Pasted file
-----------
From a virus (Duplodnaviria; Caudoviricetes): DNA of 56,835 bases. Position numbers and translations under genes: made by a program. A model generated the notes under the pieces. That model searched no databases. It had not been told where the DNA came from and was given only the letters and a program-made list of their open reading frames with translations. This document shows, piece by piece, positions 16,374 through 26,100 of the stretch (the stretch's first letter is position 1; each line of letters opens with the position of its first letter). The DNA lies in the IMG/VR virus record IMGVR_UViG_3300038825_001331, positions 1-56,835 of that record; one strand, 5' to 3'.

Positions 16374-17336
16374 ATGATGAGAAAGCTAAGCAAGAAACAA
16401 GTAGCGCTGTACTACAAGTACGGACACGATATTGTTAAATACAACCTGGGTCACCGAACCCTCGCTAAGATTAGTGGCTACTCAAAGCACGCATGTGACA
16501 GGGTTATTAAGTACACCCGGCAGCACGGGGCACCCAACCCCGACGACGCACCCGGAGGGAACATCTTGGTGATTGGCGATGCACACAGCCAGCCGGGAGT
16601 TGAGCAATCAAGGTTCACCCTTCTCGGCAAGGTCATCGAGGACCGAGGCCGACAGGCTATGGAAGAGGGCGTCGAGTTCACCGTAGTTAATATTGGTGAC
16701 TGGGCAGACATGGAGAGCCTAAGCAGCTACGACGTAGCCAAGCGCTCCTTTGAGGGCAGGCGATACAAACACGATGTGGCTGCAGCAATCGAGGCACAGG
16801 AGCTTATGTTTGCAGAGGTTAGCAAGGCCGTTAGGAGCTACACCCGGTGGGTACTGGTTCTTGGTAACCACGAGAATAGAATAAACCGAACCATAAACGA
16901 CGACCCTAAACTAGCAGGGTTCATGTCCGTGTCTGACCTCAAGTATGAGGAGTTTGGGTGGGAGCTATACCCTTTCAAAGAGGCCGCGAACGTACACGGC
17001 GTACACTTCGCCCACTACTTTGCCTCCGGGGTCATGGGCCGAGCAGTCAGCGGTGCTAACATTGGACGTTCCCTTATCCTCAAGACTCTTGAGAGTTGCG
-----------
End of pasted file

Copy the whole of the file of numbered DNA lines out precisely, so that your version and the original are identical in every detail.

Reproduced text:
From a virus (Duplodnaviria; Caudoviricetes): DNA of 56,835 bases. Position numbers and translations under genes: made by a program. A model generated the notes under the pieces. That model searched no databases. It had not been told where the DNA came from and was given only the letters and a program-made list of their open reading frames with translations. This document shows, piece by piece, positions 16,374 through 26,100 of the stretch (the stretch's first letter is position 1; each line of letters opens with the position of its first letter). The DNA lies in the IMG/VR virus record IMGVR_UViG_3300038825_001331, positions 1-56,835 of that record; one strand, 5' to 3'.

Positions 16374-17336
16374 ATGATGAGAAAGCTAAGCAAGAAACAA
16401 GTAGCGCTGTACTACAAGTACGGACACGATATTGTTAAATACAACCTGGGTCACCGAACCCTCGCTAAGATTAGTGGCTACTCAAAGCACGCATGTGACA
16501 GGGTTATTAAGTACACCCGGCAGCACGGGGCACCCAACCCCGACGACGCACCCGGAGGGAACATCTTGGTGATTGGCGATGCACACAGCCAGCCGGGAGT
16601 TGAGCAATCAAGGTTCACCCTTCTCGGCAAGGTCATCGAGGACCGAGGCCGACAGGCTATGGAAGAGGGCGTCGAGTTCACCGTAGTTAATATTGGTGAC
16701 TGGGCAGACATGGAGAGCCTAAGCAGCTACGACGTAGCCAAGCGCTCCTTTGAGGGCAGGCGATACAAACACGATGTGGCTGCAGCAATCGAGGCACAGG
16801 AGCTTATGTTTGCAGAGGTTAGCAAGGCCGTTAGGAGCTACACCCGGTGGGTACTGGTTCTTGGTAACCACGAGAATAGAATAAACCGAACCATAAACGA
16901 CGACCCTAAACTAGCAGGGTTCATGTCCGTGTCTGACCTCAAGTATGAGGAGTTTGGGTGGGAGCTATACCCTTTCAAAGAGGCCGCGAACGTACACGGC
17001 GTACACTTCGCCCACTACTTTGCCTCCGGGGTCATGGGCCGAGCAGTCAGCGGTGCTAACATTGGACGTTCCCTTATCCTCAAGACTCTTGAGAGTTGCG